July 8 (Bloomberg) -- Gilts surged and the pound advanced against the dollar after a report showed the U.S. added fewer jobs than forecast in June, adding to signs the world’s biggest economy is struggling to emerge from recession.
The gains pushed 10-year yields to the lowest level this month as investors sought the safest fixed-income assets in the U.S., U.K. and Germany. U.S. employers added 18,000 workers in June, less than the 105,000 forecast in a Bloomberg survey and the fewest in nine months, Labor Department data showed today in Washington. Sterling advanced versus 13 of its 16 major peers.
“Weaker growth out of the U.S. implies more accommodative monetary policy for longer, and that’s having a positive impact on fixed-income assets across the board,” said Elisabeth Afseth, a fixed-income analyst at Evolution Securities Ltd. in London.
Ten-year gilts rose for the fourth day in five, pushing yields down 11 basis points to 3.19 percent as of 4:32 p.m. in London. The yield touched 3.18 percent, the lowest since June 28. The 3.75 percent security due September 2020 rose 0.89, or 8.9 pounds per 1,000-pound ($1,595) face amount, to 104.44. Yields on two-year notes were five basis points lower at 0.75 percent.
The pound rose 0.3 percent to $1.6015, after falling as low as $1.5932, the weakest intraday level since June 28. Sterling gained 1.2 percent to 88.81 pence per euro and was 0.5 percent stronger at 129.18 yen.
“Sterling is benefiting because it’s one of the few credible alternatives to the dollar for money managers looking to diversify,” said Simon Derrick, chief currency strategist at Bank of New York Mellon Corp. in London.
Treasuries and German bunds rallied as the slowdown in U.S. hiring underscored Federal Reserve Chairman Ben S. Bernanke’s comment that the economic recovery is “frustratingly slow,” boosting speculation that U.S. interest rates will stay lower for longer. The unemployment rate rose to 9.2 percent, the highest level this year.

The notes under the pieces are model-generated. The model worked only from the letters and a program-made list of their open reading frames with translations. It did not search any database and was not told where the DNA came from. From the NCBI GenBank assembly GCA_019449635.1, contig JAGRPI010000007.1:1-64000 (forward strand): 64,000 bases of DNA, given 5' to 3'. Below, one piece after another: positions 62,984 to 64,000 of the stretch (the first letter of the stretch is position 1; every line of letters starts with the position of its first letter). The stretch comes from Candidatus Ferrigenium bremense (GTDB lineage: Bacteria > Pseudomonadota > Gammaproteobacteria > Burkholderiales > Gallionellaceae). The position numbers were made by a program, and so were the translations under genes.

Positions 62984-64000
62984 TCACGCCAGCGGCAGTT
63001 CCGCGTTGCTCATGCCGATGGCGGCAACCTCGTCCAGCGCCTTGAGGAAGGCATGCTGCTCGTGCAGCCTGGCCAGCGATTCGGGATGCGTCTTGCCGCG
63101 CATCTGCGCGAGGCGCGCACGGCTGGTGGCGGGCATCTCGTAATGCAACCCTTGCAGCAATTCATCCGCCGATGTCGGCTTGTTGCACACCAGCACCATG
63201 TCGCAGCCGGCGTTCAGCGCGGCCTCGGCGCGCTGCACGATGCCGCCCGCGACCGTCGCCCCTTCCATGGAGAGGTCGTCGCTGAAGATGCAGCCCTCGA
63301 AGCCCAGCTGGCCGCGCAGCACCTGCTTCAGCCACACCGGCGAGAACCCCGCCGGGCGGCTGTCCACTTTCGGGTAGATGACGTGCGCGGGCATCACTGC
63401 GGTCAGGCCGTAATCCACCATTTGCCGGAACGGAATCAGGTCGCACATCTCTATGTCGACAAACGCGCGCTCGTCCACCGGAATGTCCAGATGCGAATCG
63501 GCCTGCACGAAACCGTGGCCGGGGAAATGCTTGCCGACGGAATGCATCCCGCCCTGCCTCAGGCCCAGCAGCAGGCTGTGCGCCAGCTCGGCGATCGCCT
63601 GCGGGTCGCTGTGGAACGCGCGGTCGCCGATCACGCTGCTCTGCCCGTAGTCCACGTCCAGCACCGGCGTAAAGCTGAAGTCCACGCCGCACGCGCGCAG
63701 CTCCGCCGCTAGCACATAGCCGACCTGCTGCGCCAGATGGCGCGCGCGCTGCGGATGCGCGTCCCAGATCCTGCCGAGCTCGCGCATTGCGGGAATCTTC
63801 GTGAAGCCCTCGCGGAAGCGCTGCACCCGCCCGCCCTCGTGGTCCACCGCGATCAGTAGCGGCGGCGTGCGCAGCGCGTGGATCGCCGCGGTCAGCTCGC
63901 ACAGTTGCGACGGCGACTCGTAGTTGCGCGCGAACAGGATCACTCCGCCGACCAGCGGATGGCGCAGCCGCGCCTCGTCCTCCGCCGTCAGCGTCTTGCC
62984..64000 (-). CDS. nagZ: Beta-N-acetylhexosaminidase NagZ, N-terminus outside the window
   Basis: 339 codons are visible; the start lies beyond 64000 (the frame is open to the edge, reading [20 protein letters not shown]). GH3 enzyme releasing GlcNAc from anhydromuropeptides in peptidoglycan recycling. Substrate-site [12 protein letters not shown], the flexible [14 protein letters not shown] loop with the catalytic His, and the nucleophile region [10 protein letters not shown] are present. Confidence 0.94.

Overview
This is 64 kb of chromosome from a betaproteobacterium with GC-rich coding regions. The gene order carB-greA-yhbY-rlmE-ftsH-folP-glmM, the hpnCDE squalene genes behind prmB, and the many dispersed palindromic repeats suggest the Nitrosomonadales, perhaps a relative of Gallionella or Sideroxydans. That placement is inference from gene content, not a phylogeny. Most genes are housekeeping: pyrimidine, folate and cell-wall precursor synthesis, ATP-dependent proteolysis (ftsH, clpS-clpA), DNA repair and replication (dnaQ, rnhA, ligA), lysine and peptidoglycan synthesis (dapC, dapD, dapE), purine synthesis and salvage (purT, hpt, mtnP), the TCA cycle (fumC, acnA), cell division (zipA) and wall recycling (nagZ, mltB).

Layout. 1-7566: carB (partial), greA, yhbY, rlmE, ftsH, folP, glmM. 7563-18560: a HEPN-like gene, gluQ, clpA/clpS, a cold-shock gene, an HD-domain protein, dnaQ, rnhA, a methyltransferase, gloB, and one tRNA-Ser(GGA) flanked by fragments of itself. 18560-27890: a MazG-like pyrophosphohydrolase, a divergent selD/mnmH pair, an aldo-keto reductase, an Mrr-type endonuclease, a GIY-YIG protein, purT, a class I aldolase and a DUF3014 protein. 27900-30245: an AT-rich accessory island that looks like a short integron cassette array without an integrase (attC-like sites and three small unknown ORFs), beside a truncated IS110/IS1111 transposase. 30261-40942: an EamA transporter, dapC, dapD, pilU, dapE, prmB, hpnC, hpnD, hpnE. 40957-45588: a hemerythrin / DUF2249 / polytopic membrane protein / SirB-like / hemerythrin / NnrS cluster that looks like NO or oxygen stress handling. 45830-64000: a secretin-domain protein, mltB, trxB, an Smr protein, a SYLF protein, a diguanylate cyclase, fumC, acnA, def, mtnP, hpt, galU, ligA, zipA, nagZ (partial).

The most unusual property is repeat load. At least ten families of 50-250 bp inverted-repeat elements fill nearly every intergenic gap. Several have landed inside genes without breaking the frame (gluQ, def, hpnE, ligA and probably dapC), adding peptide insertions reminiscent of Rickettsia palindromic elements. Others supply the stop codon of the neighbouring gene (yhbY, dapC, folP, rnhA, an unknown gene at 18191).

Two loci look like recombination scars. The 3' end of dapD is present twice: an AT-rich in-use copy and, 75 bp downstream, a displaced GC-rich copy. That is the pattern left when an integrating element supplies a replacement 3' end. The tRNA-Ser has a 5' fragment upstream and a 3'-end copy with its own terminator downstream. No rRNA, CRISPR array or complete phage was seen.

Gilts were also lifted as U.K. data showed that the growth in prices of goods leaving British factories slowed to 0.1 percent in June from 0.2 percent in May. The Bank of England left its key rate at a record low 0.5 percent yesterday, and maintained its bond-purchase program to support the recovery.
Britain’s currency has still lost 3 percent this year against a basket of nine developed-market currencies tracked by Bloomberg Correlation-Weighted Currency Indexes, as worsening economic growth has made interest-rate increases less likely.
U.K. economic growth slowed to a virtual standstill in the second quarter, falling to 0.1 percent in the three months to the end of June, the National Institute of Economic and Social Research said in an e-mailed statement yesterday.
Investors are now betting that the Bank of England won’t raise borrowing costs until after June next year, data from Tullett Prebon Plc on forward contracts for the sterling overnight interbank average, or Sonia, show. As recently as February, the data indicated traders were betting on a rate increase this May.
The implied yield on short-sterling futures expiring in March 2012 was one basis point lower at 1.01 percent. The yield has fallen from a high of 2.08 percent in February as investors bet interest rates will stay lower for longer.
Short-sterling futures are used by analysts to gauge the future trajectory of borrowing costs between banks.
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